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, 41 (10), e105

Crass: Identification and Reconstruction of CRISPR From Unassembled Metagenomic Data

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Crass: Identification and Reconstruction of CRISPR From Unassembled Metagenomic Data

Connor T Skennerton et al. Nucleic Acids Res.

Abstract

Clustered regularly interspaced short palindromic repeats (CRISPR) constitute a bacterial and archaeal adaptive immune system that protect against bacteriophage (phage). Analysis of CRISPR loci reveals the history of phage infections and provides a direct link between phage and their hosts. All current tools for CRISPR identification have been developed to analyse completed genomes and are not well suited to the analysis of metagenomic data sets, where CRISPR loci are difficult to assemble owing to their repetitive structure and population heterogeneity. Here, we introduce a new algorithm, Crass, which is designed to identify and reconstruct CRISPR loci from raw metagenomic data without the need for assembly or prior knowledge of CRISPR in the data set. CRISPR in assembled data are often fragmented across many contigs/scaffolds and do not fully represent the population heterogeneity of CRISPR loci. Crass identified substantially more CRISPR in metagenomes previously analysed using assembly-based approaches. Using Crass, we were able to detect CRISPR that contained spacers with sequence homology to phage in the system, which would not have been identified using other approaches. The increased sensitivity, specificity and speed of Crass will facilitate comprehensive analysis of CRISPRs in metagenomic data sets, increasing our understanding of phage-host interactions and co-evolution within microbial communities.

Figures

Figure 1.
Figure 1.
Construction and refinement of the preliminary and final spacer graph. A schematic illustrating graph construction and potential problems in determining the correct spacer order. (A) An arrangement of four spacers representing CRISPR spacer heterogeneity, where spacer 2 and spacer 4 are both connected to spacer 1 and spacer 3. Sequencing reads that contain these spacers are shown (grey bars), some of which contain spacer 2 and others that contain spacer 4 (without hatching). Sequencing errors are marked with black circles. Incomplete spacer sequences that are found in some reads are marked with hash, plus and asterisk symbols. (B) Each read is used to create a small portion of a preliminary spacer graph (p-graph). Nodes are created from k-mers, which are cut from the ends of each spacer region (delineated by dashed vertical lines). Edges are either ‘inner’ edges, connecting nodes from the same spacer (solid arrow), or ‘jumping’ edges between different spacers (dashed arrow). (C) The initial version of the p-graph is produced by combining nodes derived from all reads, including k-mers from incomplete spacer sequences. (D) The p-graph after removal of fur caused by sequencing errors or incomplete spacers. (E) Pairs of nodes joined by inner edges are concatenated together to form spacer-nodes in the spacer graph. Jumping edges remain in the spacer graph, as they represent a DR sequence. (F) Each node now represents a correctly ordered spacer in the final spacer graph.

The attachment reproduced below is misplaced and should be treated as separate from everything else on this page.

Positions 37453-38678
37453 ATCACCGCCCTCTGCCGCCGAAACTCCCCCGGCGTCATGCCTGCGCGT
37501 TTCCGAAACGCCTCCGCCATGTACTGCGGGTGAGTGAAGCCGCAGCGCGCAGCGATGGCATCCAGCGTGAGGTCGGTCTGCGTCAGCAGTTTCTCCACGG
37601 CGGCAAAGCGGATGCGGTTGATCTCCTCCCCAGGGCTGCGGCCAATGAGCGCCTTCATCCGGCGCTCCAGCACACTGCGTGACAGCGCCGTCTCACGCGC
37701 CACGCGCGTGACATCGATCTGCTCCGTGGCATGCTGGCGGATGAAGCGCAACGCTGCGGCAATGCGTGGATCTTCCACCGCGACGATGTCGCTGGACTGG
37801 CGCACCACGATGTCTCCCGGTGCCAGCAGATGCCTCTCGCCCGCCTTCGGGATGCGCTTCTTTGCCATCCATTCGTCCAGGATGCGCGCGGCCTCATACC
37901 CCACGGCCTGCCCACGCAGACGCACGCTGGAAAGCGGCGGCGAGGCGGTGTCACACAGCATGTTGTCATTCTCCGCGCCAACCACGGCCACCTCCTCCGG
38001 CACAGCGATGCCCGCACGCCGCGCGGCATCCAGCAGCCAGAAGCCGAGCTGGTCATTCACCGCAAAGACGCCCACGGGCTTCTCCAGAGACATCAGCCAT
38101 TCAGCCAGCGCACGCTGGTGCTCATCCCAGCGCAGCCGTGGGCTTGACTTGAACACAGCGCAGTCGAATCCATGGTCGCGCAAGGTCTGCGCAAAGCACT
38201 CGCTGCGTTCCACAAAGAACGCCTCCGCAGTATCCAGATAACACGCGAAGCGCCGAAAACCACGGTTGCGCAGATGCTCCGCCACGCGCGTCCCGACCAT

Figure 2.
Figure 2.
Comparison between different CRISPR loci visualization techniques. (A) Traditional approach to visualization where the spacers are shown as differently colored rectangles (the same colour refers to the same spacer) anchored to the leader sequence (white triangle). (B) The same CRISPR loci reconstructed by Crass into a spacer graph.
Figure 3.
Figure 3.
Summary of the number of repeats and spacers identified by Crass in comparison with the original analyses. The number of shared DRs and spacers for the AMD and GOS data sets are shown in the central white section of each Venn diagram. Sequences detected only by Crass are coloured grey, and those only found in the original analyses are coloured black.
Figure 4.
Figure 4.
Identification of DR types and total spacer count from in the EBPR microbial metagenome. DR types identified by Crass are shown along the x-axis. Grey bars correspond to the number of spacers found for each DR type by Crass and black bars for PILER-CR.
Figure 5.
Figure 5.
Reconstruction of the spacer arrangement of the most abundant CRISPR loci in the EBPR microbial metagenome. Each circle represents a spacer, and the lines connecting each spacer represent their positioning relative to other spacers. A spacer can be joined onto any number of other spacers (which indicates strain diversity in the population) and is coloured on a linear scale from blue to red, based on its coverage. The leader sequence (green circle) and distal end (grey circle) of the CRISPR are shown. There are two main spacer arrangements (A and B) from the leader to the tail region that merge into a conserved tail (D). A third arrangement contains unconnected spacers that may link into the leader sequence (C).

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